A recent USA today article highlights the plight of Olympic aspirants that struggle just to make ends meet. Olympic short-track speedskating hopeful Emily Scott’s story is highlighted. She has seen her monthly direct athlete stipend cut by nearly 70%, forcing her to take on the third-shift at a surgical supply factory and apply for food stamps.
Scott’s predicament is not an isolated one, however, as many other Olympic hopefuls are forced to live paycheck to paycheck. Outside of a few skiers and snowboarders with lucrative sponsorship deals, other winter athletes endure the same kind of financial struggle as Scott. The US Olympic Committee can only do so much for its athletes, and naturally allocates funding to the athletes with the greatest chance of standing atop the podium draped in gold. Other athletes are left to fend for themselves as their direct stipends continue to decrease.
The limited funding the USOC distributes to the lower-profile winter sports provides an ideal opportunity for resourceful sponsorship. Funding sports like speedskating or bobsledding offer potential sponsors a cheaper method of becoming officially affiliated with the Winter Olympics that can do wonders for their public image.
Prior research conducted by Performance Research consistently suggests that companies who fund struggling Olympic teams hit emotional trigger points with consumers that make the venture a worthwhile one. Olympics-related sponsorship is particularly good at generating good will, and companies who fill voids such as this one are viewed as altruistic and patriotic leaders in their field.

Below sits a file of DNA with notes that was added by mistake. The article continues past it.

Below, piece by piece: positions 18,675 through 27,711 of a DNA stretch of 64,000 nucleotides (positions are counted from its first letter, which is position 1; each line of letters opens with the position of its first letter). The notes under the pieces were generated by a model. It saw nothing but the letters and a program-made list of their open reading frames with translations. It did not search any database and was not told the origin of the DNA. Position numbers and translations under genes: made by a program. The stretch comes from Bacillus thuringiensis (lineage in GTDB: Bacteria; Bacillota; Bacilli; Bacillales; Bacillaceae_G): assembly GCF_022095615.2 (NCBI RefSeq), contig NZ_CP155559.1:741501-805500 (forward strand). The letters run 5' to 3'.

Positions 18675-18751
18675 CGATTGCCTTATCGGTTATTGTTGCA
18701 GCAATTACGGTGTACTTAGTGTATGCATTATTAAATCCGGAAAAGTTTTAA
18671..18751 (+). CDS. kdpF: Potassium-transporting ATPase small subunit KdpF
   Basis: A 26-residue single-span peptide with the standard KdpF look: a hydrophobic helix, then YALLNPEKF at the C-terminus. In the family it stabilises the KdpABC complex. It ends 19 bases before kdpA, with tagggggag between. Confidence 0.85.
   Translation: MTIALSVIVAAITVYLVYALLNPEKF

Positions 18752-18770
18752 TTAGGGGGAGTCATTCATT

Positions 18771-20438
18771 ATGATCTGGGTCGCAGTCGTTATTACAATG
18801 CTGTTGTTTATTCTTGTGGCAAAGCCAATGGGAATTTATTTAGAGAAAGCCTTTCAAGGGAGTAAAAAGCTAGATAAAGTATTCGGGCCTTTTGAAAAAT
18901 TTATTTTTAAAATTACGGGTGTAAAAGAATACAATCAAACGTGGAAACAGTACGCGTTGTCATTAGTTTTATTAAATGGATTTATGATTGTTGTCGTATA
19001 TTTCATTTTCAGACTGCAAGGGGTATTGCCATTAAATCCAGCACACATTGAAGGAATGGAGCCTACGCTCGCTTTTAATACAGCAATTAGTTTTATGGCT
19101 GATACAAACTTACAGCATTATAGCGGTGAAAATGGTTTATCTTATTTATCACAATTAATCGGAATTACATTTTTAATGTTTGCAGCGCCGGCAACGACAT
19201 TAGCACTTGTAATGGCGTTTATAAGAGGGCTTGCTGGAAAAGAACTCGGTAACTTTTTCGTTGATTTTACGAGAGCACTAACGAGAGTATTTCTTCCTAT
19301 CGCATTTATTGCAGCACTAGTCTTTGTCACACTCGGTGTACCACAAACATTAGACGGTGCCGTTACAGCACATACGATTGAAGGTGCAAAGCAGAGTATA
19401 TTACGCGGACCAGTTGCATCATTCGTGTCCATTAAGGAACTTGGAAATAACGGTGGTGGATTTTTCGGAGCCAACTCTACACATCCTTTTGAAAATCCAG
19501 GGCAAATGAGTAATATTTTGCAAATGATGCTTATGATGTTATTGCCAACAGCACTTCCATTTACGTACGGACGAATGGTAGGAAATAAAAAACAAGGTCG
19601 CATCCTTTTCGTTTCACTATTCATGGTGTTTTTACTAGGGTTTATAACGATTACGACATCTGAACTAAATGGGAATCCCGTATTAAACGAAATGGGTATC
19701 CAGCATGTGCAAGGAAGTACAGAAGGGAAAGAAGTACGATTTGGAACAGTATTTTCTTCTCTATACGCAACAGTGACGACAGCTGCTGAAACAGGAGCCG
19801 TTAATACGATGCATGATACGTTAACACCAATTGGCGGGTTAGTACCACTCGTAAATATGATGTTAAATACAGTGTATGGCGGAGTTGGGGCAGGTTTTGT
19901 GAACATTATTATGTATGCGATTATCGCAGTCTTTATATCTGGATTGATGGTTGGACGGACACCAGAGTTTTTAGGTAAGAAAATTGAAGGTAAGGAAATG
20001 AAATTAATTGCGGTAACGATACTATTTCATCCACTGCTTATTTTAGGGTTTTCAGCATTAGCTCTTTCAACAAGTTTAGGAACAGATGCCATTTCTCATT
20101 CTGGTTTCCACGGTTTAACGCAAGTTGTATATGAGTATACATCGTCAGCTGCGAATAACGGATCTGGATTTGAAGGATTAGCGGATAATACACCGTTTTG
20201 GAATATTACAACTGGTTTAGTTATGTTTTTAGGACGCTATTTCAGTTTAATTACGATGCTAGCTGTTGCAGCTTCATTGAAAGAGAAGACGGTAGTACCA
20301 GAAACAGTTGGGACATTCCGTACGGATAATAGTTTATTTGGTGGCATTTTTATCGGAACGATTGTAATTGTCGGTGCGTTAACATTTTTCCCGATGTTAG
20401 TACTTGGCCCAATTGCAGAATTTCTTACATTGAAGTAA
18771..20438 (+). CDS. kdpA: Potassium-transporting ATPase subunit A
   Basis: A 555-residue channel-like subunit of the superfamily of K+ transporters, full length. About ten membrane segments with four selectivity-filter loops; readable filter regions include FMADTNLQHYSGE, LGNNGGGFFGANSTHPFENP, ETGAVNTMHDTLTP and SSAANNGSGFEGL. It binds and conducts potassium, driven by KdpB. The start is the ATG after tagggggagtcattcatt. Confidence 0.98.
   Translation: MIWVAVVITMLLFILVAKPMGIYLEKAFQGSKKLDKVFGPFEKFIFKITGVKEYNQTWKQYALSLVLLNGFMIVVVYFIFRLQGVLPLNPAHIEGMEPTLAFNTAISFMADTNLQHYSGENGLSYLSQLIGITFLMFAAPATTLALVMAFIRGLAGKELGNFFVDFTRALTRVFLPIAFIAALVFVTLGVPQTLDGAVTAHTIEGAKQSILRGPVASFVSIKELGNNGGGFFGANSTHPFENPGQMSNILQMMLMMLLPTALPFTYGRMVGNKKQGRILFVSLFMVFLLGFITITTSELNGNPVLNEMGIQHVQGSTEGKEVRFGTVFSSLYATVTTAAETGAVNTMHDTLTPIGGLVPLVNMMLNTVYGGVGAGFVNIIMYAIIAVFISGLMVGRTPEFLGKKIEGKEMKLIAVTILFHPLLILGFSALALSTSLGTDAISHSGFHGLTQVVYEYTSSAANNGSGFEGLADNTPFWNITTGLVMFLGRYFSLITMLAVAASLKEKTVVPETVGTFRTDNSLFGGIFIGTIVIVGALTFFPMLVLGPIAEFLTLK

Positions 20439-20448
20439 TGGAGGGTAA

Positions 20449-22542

US Speedskating currently boasts a 15-member sponsorship roster, but there remains plenty of room for any corporation looking to become an official Olympic sponsor on the cheap. The domestic speedskating governing body has seen the money it receives from the USOC for direct athlete support cut by about $15,000 from last year. This is particularly surprising because speedskating is historically USA’s most successful winter sport. Not only will forthcoming sponsors be perceived as charitable, but their brand will also be associated with athletic success of the highest order.
Before Tuesday, Emily Scott has raised $195 on her crowdfunding site, gofundme.com. Since the USA Today story broke, she has raised $35,498 and counting. This is a testament to just how impactful a new corporate sponsor can be not only to US athletes, but also to consumers across the country. If people are willing to empty their pockets for an Olympic athlete in need, imagine their perception of a company that would do the same.
It is astonishing that additional sponsorship of US Speedskating is yet to emerge. To any companies thinking about pulling the trigger on this type of deal: please fire away! Opportunities like this to generate progressive public sentiment are hard to come by. Our research suggests that you will not regret your decision.